Check out Honey Depot's year-round & seasonal products below.
From humble beginnings with just two beehives, we expanded to over 400 beehives within three years. Currently, we maintain over 1,500 beehives via our partnership with other Kentucky beekeepers with an annual production of 60,000 lbs.
Beekeeping education is part of our core mission and we offer introduction to beekeeping classes all year.
Sourcing local gourmet coffee fits well with our existing agricultural-based business. The two concepts - selling honey and selling coffee - merged into one with the introduction of the Honey Depot located in Jeffersontown in Louisville, Kentucky on 10512 Watterson Trail.
The Honey Depot is a coffee house and our central location for all our honey products and Amish goods. Come visit us for a cup of coffee, dessert, and to pick up some local honey.
Frequently Asked Questions about the wonderful world of Honey!
Is Honey Depot’s honey REAL honey?
Yes, all honey produced by Honeybear Farms is natural, raw, unfiltered, and harvested primarily from hives in Kentucky. We strain out bee parts and pieces of honey comb, otherwise it is straight from the hive. You can be sure that it is 100% honey! We also infuse some delicious flavors like Cinnamon Vanilla, Bourbon, and Elderberry to our all-natural honey! As the world becomes increasingly more food-conscious, we are happy to be a part of bringing the good stuff to customers who care about the difference.
Why do bees make honey?
Honey bees collect pollen, nectar and water to create honey and store it as food because it provides the energy for bees' flight muscles and heating for the hive in the winter. In addition, honey bees “cap” the honey with beeswax to preserve it so they have something to eat when there aren't many flowers in bloom. Honey can be stored in the hive and consumed when needed. When honey bees make more honey than the colony needs, beekeepers can harvest the honey, referred to as “surplus,” and make it available for our consumption!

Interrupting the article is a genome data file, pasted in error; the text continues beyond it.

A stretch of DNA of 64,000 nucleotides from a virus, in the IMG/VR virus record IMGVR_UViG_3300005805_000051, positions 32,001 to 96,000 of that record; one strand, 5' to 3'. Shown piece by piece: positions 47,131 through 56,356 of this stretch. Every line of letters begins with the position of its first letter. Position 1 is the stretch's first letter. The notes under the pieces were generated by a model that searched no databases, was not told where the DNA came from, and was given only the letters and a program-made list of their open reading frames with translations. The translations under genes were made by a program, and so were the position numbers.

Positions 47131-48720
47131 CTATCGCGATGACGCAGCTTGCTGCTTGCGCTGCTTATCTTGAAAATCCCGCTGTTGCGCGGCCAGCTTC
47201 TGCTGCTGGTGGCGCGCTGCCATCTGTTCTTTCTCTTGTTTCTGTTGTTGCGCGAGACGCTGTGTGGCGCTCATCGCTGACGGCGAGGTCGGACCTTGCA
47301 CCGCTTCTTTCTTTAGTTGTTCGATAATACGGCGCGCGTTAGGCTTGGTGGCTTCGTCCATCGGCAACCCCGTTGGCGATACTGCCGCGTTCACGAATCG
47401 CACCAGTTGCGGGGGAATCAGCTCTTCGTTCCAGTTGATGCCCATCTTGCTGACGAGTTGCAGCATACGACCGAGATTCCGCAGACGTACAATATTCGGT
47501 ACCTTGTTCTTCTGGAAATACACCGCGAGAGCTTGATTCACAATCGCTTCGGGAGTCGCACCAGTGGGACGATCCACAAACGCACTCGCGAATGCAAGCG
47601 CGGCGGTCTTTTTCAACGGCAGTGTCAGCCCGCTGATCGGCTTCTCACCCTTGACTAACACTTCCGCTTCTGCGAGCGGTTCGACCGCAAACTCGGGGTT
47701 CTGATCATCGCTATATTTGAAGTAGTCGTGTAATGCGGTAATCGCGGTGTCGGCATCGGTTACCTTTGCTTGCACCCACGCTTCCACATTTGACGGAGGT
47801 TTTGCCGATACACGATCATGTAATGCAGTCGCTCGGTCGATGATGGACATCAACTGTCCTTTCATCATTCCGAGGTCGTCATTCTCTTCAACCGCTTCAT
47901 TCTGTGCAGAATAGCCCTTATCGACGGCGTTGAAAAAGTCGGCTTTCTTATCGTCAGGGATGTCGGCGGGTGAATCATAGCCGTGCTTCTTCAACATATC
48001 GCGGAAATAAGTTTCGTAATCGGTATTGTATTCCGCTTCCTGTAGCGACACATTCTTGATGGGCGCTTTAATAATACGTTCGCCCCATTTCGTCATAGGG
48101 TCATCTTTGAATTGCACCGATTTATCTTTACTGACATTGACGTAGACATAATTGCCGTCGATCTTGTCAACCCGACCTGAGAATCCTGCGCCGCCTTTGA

How do bees make honey?
Honey is made from pollen, water and nectar, the sweet liquid produced by flowers. A worker bee sucks up the nectar through a long, thin tube called a proboscis and keeps it in a special honey stomach, known as the crop, which can hold up to 80 percent of a bee’s weight in nectar. Inside, the bee’s enzymes, including one called invertase, begin to break down the complex sugars into simpler ones that are less prone to crystallizing. The design of the honeycomb and constant fanning of the bees' wings causes evaporation, creating sweet liquid honey. The bees instinctively know when the honey is approximately 18.5% moisture and cap the honeycomb with a layer of beeswax to preserve it indefinitely. AMAZING!
Where do bees make honey?
Wild honey bees make hives in rock crevices, hollow trees and other areas that scout bees believe are appropriate for their colony; on average, a hive will produce about 50 pounds of surplus honey each year here in Kentucky, much more in some states or certain environments. Similar to the habits of domesticated honey bees, they construct hives by chewing wax until it becomes soft, then bonding large quantities of wax into the cells of a honeycomb. Beekeepers harvest it by collecting the honeycomb frames and scraping off the wax cap that bees make to seal off honey in each cell; once the caps are removed, the frames are placed in an extractor, a centrifuge that spins the frames, forcing honey out of the comb.
When is the honey bottled?
Surplus honey is usually harvested in the late spring, early summer and early fall. Beekeepers monitor their hives weekly and know when is the most appropriate time to harvest each hive, making sure to leave an adequate amount for the bees. The honey is extracted and strained to remove any remaining wax and other particles. After straining, it's time to bottle, label, and bring it to you; if the ingredient label says “pure honey,” nothing was added from bee to hive to bottle. All Honey Depot's honey is pure honey.
Does harvesting honey harm the bees?
No, harvesting honey and taking it from bees is not wrong, morally or otherwise. Bees are able to adapt to the loss of honey resources and most importantly, good beekeepers make sure to leave adequate honey in the beehive for the survival of the colony. Agriculture includes the production of both plants and animals. Beekeeping is a part of agriculture. It serves the demand for food by humans, and honey is a nutritious food that humans cannot make. The desire for honey consumption has led to the rise of beekeeping – an art that has been practiced for many centuries now. In beekeeping, honey is only one of the few products harvested from beehives, with the others being beeswax, propolis, and royal jelly. Each beehive product is used for different purposes and applications, and each product is sustainably harvested.
Honey Depot 3840 Ruckriegal Parkway Suite 100 Louisville, KY 40299